Coda File System

Re: acl "transitivity"

From: <>
Date: Tue, 26 Jan 2010 12:32:21 +0100
Hi Don,

On Tue, Jan 26, 2010 at 02:32:55AM -0800, root wrote:
> >On the other side, you should not assume that protecting a volume root
> >directory protects all data in that volume. There may be ways to access
> >other objects in the volume given some extra information and given a
> >suitable ACL on _that_ object['s directory]. So better do not assume
> >transitivity of the ACLs even inside a single volume. If curious see a
> >recent discussion on openafs-devel list.
> I'm confused.  By this, it almost appears that there is no file access 
> security within coda.  I.E.:  If a user can login to a given coda.realm, a 
> sufficiently motivated individual with said user access could gain 
> unauthorized access to any file available within that realm.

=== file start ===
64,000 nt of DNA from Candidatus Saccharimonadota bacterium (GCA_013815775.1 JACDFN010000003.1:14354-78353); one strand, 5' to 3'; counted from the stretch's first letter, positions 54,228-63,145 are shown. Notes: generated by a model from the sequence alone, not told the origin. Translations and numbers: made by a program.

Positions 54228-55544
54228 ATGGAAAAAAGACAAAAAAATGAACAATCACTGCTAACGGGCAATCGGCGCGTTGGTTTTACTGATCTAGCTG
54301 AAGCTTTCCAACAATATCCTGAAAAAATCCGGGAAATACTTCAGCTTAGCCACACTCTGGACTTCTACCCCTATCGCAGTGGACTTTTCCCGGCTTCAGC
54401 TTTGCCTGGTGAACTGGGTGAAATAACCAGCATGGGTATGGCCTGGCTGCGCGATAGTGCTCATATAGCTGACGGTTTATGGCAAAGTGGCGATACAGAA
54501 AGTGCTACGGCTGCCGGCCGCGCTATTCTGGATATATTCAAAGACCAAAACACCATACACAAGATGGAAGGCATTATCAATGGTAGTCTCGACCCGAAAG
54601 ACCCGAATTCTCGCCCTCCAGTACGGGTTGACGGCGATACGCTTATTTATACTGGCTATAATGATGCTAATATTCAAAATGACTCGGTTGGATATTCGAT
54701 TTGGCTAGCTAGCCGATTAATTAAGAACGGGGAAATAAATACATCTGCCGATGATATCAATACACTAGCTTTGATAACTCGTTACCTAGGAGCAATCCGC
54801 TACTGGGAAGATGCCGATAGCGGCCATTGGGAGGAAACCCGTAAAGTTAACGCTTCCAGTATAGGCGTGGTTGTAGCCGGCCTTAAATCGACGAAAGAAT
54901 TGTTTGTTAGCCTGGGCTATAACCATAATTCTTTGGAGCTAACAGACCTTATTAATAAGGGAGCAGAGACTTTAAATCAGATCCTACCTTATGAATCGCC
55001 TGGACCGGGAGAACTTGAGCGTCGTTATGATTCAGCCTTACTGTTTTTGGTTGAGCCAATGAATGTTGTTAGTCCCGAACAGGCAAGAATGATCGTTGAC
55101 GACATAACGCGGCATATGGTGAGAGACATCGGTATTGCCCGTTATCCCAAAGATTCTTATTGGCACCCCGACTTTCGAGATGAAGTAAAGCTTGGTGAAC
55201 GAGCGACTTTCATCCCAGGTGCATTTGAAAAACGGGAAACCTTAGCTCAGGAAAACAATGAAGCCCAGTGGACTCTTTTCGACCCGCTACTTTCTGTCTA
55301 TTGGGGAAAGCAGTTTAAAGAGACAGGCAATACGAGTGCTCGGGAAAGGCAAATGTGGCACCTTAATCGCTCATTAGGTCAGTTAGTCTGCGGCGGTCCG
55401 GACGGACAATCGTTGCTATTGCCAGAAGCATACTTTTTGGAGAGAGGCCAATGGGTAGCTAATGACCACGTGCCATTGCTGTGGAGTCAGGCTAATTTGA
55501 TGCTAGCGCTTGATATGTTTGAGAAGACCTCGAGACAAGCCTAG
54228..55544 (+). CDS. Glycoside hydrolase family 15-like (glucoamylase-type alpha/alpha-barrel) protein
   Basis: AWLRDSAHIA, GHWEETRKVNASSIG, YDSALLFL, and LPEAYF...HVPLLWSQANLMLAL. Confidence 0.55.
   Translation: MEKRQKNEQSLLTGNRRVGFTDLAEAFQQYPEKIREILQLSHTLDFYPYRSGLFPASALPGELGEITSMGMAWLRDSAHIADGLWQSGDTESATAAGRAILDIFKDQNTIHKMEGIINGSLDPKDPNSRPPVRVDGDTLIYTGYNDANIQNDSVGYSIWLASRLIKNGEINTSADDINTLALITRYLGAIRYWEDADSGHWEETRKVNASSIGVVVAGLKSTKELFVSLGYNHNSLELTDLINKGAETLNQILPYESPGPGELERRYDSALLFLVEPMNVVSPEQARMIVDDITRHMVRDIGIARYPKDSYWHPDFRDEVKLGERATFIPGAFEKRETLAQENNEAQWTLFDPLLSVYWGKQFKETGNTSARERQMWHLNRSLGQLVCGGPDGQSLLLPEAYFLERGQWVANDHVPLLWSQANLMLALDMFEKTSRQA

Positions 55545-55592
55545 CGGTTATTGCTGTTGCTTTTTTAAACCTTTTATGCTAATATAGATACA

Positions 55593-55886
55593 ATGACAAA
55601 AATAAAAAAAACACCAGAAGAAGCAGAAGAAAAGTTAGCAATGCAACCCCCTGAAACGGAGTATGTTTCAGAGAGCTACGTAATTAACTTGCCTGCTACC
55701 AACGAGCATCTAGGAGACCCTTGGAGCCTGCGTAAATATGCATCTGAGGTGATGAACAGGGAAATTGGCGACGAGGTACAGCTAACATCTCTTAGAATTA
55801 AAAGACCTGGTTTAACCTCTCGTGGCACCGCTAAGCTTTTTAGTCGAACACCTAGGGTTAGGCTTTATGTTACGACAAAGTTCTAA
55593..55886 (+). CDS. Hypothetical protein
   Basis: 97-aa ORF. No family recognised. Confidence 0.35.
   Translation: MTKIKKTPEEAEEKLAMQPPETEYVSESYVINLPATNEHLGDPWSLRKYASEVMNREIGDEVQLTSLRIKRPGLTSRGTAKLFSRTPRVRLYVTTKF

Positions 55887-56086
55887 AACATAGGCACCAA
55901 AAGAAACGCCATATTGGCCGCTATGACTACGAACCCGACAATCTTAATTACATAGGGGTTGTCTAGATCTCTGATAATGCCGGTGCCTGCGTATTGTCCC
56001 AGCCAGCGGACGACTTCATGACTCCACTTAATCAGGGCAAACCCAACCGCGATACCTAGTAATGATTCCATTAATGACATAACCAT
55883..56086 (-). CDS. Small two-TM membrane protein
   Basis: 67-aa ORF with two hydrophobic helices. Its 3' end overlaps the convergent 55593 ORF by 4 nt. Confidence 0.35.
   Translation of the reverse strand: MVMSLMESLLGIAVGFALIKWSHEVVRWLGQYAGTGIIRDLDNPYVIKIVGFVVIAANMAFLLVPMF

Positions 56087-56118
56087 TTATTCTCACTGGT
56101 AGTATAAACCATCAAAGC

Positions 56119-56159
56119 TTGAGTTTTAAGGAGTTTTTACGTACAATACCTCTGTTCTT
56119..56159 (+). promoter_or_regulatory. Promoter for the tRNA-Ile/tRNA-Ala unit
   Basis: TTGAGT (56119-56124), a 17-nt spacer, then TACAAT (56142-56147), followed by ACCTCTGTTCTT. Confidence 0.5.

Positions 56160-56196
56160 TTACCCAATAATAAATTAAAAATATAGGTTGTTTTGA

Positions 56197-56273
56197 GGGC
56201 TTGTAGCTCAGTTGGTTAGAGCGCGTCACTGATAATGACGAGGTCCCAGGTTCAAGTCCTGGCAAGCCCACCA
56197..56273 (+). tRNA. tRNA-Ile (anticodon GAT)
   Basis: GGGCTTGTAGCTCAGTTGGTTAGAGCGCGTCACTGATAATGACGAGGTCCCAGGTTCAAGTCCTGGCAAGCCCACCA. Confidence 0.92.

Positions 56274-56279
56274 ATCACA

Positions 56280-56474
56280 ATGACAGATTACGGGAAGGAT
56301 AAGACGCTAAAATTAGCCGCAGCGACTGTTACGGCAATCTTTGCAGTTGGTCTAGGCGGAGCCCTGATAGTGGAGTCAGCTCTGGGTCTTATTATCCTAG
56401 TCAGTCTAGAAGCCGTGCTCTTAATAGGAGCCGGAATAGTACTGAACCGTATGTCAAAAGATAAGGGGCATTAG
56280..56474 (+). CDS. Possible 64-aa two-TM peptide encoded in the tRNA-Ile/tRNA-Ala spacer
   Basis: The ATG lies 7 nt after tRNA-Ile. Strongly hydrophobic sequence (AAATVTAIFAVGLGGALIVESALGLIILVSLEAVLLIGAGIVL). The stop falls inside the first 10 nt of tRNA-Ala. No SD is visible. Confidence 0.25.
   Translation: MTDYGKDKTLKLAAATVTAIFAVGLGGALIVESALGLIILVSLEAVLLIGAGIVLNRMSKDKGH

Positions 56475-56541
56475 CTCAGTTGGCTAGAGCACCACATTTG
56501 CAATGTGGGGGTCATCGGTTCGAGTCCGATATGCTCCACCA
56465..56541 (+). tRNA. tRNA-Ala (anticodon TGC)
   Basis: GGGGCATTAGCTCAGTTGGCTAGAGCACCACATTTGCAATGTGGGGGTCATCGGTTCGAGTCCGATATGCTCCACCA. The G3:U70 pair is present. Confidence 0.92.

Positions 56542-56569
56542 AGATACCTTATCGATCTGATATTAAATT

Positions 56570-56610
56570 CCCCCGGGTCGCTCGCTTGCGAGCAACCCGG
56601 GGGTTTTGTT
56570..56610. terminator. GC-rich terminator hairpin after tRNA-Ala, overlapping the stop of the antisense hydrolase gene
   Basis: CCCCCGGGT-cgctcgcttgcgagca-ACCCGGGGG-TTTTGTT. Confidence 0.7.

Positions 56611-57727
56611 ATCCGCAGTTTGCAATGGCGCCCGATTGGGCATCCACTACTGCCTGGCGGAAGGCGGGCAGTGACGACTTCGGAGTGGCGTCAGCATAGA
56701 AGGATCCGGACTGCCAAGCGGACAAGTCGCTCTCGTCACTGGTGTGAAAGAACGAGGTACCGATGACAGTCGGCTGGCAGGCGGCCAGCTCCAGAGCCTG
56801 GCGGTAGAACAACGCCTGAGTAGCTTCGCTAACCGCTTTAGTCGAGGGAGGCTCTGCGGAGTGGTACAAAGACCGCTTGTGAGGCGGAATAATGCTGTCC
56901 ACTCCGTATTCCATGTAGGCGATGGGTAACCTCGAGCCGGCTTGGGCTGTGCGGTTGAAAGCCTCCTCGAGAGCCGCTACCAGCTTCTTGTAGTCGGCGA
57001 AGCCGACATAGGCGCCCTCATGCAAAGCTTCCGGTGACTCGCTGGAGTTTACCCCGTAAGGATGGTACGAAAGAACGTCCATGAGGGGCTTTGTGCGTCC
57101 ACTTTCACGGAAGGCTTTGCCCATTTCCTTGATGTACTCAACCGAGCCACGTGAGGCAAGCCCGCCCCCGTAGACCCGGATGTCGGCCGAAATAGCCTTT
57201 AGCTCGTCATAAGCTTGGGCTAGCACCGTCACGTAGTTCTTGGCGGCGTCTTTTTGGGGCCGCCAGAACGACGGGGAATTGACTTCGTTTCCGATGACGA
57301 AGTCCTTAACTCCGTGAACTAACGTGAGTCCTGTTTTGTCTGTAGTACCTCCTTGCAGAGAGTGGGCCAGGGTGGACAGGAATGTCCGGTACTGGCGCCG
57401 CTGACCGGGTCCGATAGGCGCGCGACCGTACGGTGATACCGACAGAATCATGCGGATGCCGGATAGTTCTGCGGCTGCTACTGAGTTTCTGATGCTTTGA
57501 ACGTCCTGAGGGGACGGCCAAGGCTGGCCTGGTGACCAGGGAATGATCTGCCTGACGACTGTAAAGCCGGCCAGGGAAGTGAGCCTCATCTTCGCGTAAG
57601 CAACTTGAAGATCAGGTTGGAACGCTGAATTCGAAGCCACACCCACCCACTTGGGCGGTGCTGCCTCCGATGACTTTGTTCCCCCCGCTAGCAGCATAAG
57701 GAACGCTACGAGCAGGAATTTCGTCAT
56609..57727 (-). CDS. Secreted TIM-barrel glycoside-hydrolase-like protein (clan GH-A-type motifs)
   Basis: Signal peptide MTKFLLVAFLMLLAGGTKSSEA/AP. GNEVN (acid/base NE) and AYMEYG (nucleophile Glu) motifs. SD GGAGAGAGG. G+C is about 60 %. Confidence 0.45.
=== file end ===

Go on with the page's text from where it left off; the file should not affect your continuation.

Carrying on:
Did you read my statement carefully?

> However, I think what must have been meant is that as long as ACLs are set 
> on all directories to provide access only to a given user, those files 
> should be secure from a different user on a different client host.  That 
> seems like a godawful amount of setup and maintanence for rudimentary file 
> access permissions, however.  I still don't think I've got it right. 

Hmm. Security without setup and maintenance may be desired but hardly
exists. For rudimentary permissions needs you need rudimentary setup,
for advanced needs you need an advanced setup. Coda offers reasonable
tools for both.

> Given the following environment, what is the minimum ACL/chmod/chown 
> necessary to provide sandboxed access: 

Forget chmod/chown.

> coda_user_1 only can logon to client_host_1 which has exclusive listing,
> read, and write access to coda_volume_1

Forget "client_host". It is irrelevant for access-rights-related discussion.
Forget "logon". It has nothing to do with Coda security [model].
Forget "volume" when you are talking permissions, think "directory".

It seems that your thought setup is not being designed with Coda
security model in mind. My best suggestions for going further are
listed above.

Received on 2010-01-26 06:34:15